In order for an organisation to take on a strategy for change, it needs to understand what the four key drivers for change management really are. The why, what, how and when of strategic change within an organisation are the initial steps in developing this strategy.
Firstly, change usually comes about as a result of pressure. Whether it is a trend or one of the key drivers that has shifted, change becomes inevitable and the company needs to embrace it sooner rather than later. This reason WHY change is necessary is essential in determining the urgency and necessity for the organisation to band together around a new strategy and each follow a clear focus on shifting towards the new change. The internal reasons why change is necessary are often the most obvious when things are not going well. It could be bad management or declining sales, however the reasons for change when things are going well are harder to pinpoint. Sometimes change is necessary to keep yourself ahead of the game and in the leading market position. Without understanding why change is necessary, the strategy for change will just fall to the bottom of the ‘In’ tray where it is forgotten and neglected.
So lets say that the organisation recognises why they need to develop a strategy for change, the next step is to understand what they need to change to. Whether it is their purpose, culture, vision or values, it is important for the organisation to define what they are as well as what they are not. By generating a shared and focused strategy the organisation will be able to face change more directly and with better unity. Without it, however, conflicting agenda, fast starts and disillusionment will be quick to set in.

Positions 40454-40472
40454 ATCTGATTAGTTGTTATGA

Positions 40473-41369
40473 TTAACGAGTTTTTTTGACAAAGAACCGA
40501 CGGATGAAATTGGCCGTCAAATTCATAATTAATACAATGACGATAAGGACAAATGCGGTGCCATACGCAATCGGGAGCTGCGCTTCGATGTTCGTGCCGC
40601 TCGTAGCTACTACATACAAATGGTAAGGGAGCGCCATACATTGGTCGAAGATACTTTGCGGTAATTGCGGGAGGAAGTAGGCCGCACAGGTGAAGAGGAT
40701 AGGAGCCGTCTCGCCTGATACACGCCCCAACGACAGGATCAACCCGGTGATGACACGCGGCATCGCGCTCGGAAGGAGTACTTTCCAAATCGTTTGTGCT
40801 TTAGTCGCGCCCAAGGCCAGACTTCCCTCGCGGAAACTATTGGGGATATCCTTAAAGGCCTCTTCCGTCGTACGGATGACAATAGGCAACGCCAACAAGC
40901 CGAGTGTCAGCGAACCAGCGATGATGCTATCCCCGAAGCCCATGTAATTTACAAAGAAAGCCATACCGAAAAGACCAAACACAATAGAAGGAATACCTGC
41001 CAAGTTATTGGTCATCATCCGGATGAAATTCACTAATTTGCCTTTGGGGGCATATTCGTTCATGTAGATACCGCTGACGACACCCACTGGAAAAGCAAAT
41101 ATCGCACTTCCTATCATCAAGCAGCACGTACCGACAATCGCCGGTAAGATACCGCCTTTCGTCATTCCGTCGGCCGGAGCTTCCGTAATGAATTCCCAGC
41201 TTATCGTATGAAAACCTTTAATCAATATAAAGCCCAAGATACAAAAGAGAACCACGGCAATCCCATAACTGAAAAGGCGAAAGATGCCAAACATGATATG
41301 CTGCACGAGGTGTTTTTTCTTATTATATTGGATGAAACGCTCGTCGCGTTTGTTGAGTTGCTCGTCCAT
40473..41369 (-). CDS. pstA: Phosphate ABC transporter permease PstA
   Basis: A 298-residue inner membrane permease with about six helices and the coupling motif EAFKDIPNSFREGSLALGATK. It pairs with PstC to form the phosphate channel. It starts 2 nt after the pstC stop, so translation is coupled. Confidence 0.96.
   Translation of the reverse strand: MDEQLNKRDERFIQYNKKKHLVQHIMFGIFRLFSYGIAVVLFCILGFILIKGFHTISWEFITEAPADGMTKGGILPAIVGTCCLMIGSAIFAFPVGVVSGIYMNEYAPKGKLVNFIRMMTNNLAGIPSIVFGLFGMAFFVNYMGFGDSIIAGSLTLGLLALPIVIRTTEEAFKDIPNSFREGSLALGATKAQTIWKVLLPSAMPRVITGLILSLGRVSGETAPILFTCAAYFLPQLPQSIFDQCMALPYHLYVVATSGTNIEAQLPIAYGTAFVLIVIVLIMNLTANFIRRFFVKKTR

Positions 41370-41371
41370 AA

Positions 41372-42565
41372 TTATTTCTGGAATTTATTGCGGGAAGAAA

In reality, an understanding of the need for change as well as a clear, focused and shared strategy is only going to work if an organisation has the capabilities to change. Big plans and dreams of grandeur are only feasible if there are resources to back it up, processes set in place and a sense of governance to direct the project. How you are going to change will either lead to ownership, motivation, inspiration and initiative or simply to a huge sense of frustration and an overriding anxiety.
The last key driver in the strategic change process is that of actionable steps. This is otherwise known as ‘the who by when’. Delegation of authority gives people a sense of accountability; identification of critical victories allow for tactical movements; the development of your capacity provides reasonable goals and measurement criteria is where you draw your lessons from the strategy. It is also important to celebrate what has been achieved so that people know they are on the correct journey. Rewarding and acknowledging achievements further increases morale and motivation to developing the strategy. That said, nothing will ever change unless you get up and make that change happen.
The organisations which don’t appreciate these four elements are the ones who don’t see the desired results from their strategy. In everything an organisation chooses to do, it should always take into account the why, what, how and when.
What other elements would you add in to this mix for developing a successful strategy for change? Let me know in the comments section below.